Sound and object motion can be used to change perceptions about body size, according to a new study by an international team involving UCL researchers.
The study, published today in PLOS ONE, found that introducing a mismatch between the predicted and actual outcome of an action, such as dropping a ball, can make people feel taller.
When an object is dropped, the brain accurately predicts when it will hit the floor by considering the height from which it fell. Artificially lengthening the time it takes to hear the impact of the object on the ground leads people to update their perceived body height, making them feel taller.
How humans perceive their body size is highly flexible, even beyond the ages when we stop growing. Most previous studies into this used sensory feedback on or about one's body but this study shows that even objects around us are used to compute our body size.
The findings could have implications for studies already using sound for rehabilitation for people with poor proprioception -- the sense of the position of parts of the body in relation to other parts -- including for those who have Parkinson's Disease or have suffered a stroke.
"These results reveal the surprising importance that sound and movement have on body representation. We don't just feel and see our bodies, we also hear ourselves whenever we interact with solid objects," explained lead researcher Dr Ana Tajadura-Jiménez (UCL Interaction Centre and Universidad Carlos III de Madrid).
"This could be a really promising avenue for treating clinical conditions where people suffer from chronic pain or other conditions linked to distorted mental body representations such as anorexia nervosa."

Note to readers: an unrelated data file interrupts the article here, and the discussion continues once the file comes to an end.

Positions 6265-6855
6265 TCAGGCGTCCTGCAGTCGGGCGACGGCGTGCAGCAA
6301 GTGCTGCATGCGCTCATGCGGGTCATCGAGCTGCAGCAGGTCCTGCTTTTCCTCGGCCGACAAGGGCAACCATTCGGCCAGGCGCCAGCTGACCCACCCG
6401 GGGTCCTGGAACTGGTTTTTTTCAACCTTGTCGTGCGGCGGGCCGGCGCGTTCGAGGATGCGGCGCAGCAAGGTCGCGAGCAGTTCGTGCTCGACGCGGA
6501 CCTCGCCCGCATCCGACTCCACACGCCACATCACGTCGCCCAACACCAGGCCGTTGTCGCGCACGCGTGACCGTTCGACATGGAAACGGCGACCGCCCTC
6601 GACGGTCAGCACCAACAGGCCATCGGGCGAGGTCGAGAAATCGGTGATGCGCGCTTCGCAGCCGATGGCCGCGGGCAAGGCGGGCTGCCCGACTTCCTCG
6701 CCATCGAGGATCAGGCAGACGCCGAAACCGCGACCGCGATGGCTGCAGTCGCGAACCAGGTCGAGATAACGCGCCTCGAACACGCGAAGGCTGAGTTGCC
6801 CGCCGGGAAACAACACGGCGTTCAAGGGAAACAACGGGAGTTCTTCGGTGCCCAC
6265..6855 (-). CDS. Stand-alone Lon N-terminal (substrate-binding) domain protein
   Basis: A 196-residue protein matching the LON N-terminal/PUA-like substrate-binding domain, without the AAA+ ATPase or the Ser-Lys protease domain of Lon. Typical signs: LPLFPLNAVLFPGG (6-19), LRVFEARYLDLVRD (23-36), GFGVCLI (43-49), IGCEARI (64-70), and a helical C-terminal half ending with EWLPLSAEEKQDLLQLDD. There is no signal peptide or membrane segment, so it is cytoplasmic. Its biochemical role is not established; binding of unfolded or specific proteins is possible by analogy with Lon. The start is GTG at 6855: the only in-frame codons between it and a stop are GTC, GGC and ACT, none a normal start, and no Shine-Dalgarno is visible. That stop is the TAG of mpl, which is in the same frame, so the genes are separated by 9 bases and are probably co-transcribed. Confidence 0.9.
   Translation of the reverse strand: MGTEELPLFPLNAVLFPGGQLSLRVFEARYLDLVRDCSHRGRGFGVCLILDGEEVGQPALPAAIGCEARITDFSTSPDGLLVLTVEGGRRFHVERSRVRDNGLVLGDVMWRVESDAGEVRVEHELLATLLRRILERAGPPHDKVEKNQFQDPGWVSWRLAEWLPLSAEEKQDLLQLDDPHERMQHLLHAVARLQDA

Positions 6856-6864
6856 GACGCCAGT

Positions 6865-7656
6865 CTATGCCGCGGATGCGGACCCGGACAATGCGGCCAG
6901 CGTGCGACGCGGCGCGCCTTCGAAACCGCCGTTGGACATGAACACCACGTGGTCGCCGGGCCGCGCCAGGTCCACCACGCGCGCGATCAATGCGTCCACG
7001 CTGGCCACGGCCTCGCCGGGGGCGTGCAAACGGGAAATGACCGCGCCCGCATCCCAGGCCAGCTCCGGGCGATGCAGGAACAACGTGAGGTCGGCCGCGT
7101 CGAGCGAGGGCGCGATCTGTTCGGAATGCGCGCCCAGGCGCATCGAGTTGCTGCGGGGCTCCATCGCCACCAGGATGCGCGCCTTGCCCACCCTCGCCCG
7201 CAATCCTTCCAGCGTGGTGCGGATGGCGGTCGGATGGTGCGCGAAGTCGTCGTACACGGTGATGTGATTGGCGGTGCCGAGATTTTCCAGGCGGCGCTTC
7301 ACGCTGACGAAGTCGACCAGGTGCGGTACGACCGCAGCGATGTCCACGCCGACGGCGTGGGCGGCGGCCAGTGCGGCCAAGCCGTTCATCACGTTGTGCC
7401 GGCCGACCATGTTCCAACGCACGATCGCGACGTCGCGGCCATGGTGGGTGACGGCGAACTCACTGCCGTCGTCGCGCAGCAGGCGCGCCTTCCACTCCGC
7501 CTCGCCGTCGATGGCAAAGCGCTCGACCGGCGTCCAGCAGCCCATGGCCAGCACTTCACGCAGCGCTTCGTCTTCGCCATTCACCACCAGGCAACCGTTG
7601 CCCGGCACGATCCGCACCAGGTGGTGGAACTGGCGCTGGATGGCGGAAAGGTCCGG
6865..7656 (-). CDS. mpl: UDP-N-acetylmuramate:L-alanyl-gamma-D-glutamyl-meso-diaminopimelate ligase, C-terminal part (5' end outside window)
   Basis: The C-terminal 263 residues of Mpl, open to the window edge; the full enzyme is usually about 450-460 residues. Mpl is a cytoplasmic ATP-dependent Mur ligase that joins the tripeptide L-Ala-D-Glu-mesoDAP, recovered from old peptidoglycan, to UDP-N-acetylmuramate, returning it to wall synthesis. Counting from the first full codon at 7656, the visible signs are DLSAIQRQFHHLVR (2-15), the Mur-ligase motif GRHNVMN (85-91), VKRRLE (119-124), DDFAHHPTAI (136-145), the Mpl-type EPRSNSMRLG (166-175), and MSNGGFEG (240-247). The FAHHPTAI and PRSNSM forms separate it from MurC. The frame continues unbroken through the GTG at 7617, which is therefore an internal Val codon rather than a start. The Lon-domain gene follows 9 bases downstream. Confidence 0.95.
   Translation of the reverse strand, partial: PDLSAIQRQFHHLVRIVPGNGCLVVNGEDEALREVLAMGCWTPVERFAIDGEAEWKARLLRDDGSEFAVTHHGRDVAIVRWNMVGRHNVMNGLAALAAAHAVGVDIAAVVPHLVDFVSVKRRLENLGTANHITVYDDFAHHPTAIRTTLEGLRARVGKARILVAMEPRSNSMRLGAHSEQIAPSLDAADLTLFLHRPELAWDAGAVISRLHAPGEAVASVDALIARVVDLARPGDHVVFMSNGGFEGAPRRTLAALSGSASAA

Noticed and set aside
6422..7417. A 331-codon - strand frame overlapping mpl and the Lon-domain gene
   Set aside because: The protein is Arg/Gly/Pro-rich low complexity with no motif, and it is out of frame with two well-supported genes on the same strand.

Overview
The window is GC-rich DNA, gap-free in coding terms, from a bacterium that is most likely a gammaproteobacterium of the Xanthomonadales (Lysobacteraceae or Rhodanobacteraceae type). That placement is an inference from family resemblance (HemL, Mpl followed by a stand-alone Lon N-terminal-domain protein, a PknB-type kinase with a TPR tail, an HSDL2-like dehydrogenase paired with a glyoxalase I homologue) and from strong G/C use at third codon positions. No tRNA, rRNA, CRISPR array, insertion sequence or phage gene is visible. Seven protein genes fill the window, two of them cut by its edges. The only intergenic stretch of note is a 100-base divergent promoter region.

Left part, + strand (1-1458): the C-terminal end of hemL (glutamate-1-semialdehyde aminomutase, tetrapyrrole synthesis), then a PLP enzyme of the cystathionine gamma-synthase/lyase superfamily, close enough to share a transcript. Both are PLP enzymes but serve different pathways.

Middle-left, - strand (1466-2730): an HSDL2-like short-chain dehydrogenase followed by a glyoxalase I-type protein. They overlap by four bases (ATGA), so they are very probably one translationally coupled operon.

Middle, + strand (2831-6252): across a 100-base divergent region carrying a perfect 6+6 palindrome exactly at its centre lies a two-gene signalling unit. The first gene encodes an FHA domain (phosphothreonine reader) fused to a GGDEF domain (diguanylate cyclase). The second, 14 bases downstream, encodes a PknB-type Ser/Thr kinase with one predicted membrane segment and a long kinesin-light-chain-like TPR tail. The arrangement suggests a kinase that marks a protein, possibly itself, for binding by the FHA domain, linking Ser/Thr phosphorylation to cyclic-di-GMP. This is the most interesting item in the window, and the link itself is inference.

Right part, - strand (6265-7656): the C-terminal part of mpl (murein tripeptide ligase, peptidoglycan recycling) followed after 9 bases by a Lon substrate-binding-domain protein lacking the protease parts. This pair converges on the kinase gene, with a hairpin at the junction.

"As these mechanisms are understood, they inform the design of sound-based technology to support novel therapies for such conditions," added co-author Professor Nadia Berthouze (UCL Interaction Centre and UCL Psychology & Language Sciences).
For the study, blind-folded participants dropped a ball from head height. The actual sound of the ball dropping and hitting the floor was masked and a simulated sound was played at longer and shorter intervals using four simulations -- actual height, or from half, two or three times this height.
Participants were then asked to take a step backwards to an already memorised point and visually estimate their body size. "Results show that as the perceived time it took the ball to hit the floor increased, so too did the participants' perception of their body height and leg length," explained co-author Prof Ophelia Deroy (LMU).
Co-author Dr Norimichi Kitagawa (NTT) added: "This is not only valuable for clinical applications but could also inform the development of technologies for motion controlled games where players take on a larger character on screen."
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